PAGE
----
4 Common High Efficiency Furnace Problems

high efficiency furnace repairman

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It’s no secret that homeowners often look for ways to save money on their utility bills. And opting for high efficiency HVAC equipment could be one way to do it.1

Whether you’re still in HVAC training or already out working in the field, you may find it helpful to know how to work on high efficiency systems.

In this article, you can learn about 4 common high efficiency furnace problems:

  1. Water around the furnace2
  2. Poor airflow or frequent cycling3
  3. Inadequate heat4
  4. Sudden system failure5

You’ll also discover the one thing you can do to help prevent these common furnace problems.

Traditional versus High Efficiency Furnaces

Before we get started, it may help to know what the difference is between a traditional furnace and a high efficiency one.

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A high efficiency furnace can differ from a traditional furnace in a couple of distinct ways:

Standard-efficiency furnaces usually convert approximately 80% of the provided gas into heat. In contrast, a high efficiency furnace, such as an Energy Star model, can convert anywhere from 95% to 98% of the gas into heat, causing it to use less fuel to achieve the desired temperature. This can mean lower energy use that can amount to savings of hundreds of dollars off the average homeowner’s utility bill.1

High-efficiency furnaces may also differ from traditional furnaces in their construction. Their vent pipe is typically constructed of white plastic (PVC) instead of the metal used for the vent pipes on traditional furnaces.2

4 Common High Efficiency Furnace Problems

There can be some common challenges with high-efficiency systems.

Below are 4 of the high-efficiency furnace issues that HVAC technicians may be likely to receive repair calls about:

1. Water around the Furnace

furnace leak icon

Most condensation or moisture around a high-efficiency furnace will be located around the floor drain. A common cause of built-up water is a clog or break in the tubing that carries the condensation to the floor drain. The floor drain itself may also be clogged.2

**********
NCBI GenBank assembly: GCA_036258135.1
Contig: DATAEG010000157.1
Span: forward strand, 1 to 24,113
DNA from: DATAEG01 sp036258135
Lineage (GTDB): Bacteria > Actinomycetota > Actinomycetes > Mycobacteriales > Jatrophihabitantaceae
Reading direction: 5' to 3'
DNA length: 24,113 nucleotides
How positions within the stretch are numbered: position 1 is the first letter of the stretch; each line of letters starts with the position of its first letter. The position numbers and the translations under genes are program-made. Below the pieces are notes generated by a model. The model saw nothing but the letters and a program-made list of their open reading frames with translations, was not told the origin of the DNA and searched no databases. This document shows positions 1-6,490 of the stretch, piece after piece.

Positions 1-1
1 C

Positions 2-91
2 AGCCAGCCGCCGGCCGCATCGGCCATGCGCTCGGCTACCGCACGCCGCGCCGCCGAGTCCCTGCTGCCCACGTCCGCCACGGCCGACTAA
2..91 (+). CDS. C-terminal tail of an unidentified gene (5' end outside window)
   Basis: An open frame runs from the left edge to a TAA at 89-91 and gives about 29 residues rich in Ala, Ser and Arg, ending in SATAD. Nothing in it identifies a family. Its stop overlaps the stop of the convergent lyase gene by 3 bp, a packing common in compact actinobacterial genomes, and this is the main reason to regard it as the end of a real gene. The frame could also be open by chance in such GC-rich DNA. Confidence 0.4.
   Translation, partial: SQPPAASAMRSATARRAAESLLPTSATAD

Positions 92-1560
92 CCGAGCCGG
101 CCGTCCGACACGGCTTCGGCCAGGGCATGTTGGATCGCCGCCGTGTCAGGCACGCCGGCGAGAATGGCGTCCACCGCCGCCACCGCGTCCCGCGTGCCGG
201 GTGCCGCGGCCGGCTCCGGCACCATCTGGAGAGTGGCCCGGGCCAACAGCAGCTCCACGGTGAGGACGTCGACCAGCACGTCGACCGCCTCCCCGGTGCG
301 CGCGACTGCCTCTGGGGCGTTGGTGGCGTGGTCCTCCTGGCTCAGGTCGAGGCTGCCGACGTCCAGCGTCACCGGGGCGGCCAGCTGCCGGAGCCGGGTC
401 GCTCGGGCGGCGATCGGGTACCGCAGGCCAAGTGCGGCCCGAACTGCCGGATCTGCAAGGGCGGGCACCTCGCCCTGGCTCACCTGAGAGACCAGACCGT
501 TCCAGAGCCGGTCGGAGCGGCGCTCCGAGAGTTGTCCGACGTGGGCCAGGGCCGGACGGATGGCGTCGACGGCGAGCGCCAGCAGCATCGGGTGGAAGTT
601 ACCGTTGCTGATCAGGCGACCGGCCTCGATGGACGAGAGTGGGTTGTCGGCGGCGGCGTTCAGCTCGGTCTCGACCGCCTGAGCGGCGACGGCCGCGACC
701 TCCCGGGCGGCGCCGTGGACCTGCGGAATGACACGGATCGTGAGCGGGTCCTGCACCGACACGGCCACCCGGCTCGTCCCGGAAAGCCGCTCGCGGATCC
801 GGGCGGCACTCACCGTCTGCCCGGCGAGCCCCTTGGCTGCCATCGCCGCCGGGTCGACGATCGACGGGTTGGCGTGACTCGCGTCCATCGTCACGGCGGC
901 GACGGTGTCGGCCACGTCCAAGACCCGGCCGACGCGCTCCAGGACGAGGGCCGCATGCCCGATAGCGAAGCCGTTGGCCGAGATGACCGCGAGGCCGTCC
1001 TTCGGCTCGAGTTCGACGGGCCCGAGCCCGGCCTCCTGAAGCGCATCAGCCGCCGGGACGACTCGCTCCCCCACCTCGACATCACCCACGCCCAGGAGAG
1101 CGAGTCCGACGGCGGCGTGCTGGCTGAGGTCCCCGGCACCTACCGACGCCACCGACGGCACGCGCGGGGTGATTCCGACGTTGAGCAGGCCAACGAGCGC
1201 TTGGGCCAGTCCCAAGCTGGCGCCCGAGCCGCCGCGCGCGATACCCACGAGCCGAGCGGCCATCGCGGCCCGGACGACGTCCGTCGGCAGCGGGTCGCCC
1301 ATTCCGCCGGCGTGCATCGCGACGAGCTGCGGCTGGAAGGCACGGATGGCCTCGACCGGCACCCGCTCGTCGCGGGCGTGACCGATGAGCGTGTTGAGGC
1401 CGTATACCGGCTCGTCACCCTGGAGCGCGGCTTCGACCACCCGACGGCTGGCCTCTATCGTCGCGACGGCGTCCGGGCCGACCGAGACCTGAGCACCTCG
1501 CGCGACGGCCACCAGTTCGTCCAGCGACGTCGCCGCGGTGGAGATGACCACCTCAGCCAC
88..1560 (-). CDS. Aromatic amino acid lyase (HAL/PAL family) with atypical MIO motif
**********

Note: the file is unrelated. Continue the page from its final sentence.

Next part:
Other issues that could be the cause of the excess water include a problem with the secondary heat exchanger or the internal humidifier.2

2. Poor Airflow or Frequent Cycling

furnace airflow icon

When homeowners experience an issue with the airflow from their vents or short cycling, it can be hard to keep their homes the appropriate temperature. This can result in their furnace working harder than it should.3

Often the culprit behind this concern is simple: a clogged filter. Clogged filters can not only lead to poor indoor air quality but also to lower efficiency and overheating.3

3. Inadequate Heat

furnace heat icon

Another common complaint HVAC technicians often face is inadequate heat. While this problem can be linked to a clogged air filter as well, it could be the result of a faulty hot surface igniter.4

Most high-efficiency furnace systems are equipped with an electronic ignition switch known as a hot surface igniter. The igniters are made with material that will glow hot when the appropriate voltage is applied and ignite the gas passing through the system.4

When the igniter becomes damaged or cracked, it will not be able to properly ignite the fuel, leading to the furnace repeatedly turning off and on and reducing the amount of heat coming from the system.4

4. Sudden System Failure

system failure icon

One of the most common calls for a furnace problem can be sudden system failure.5

A faulty or stuck pressure switch could be the cause. A pressure switch is a safety device that can stop the operation of the furnace if there isn’t enough airflow for proper combustion.5

These switches can become stuck open or fail. Cracked, clogged or broken hoses running to the pressure switch may be the problem.5

How to Prevent Common Problems with High Efficiency Furnaces

Similar to with traditional furnaces, routine HVAC maintenance can go a long way in preventing problems with high-efficiency furnaces.6

What does this entail? Typically the tasks you might learn in a furnace maintenance 101 class:

  • Checking the pressure of the gas
  • Cleaning the blower wheel and motor
  • Inspecting and testing safety switches
  • Changing filters6

However, these systems can be more complex than their traditional counterparts, so it can be a good idea to prepare for additional steps and potentially longer service calls.6

Whether you’re working with a traditional furnace or a high efficiency one, routine maintenance could help make the furnace last longer.

Additional Sources

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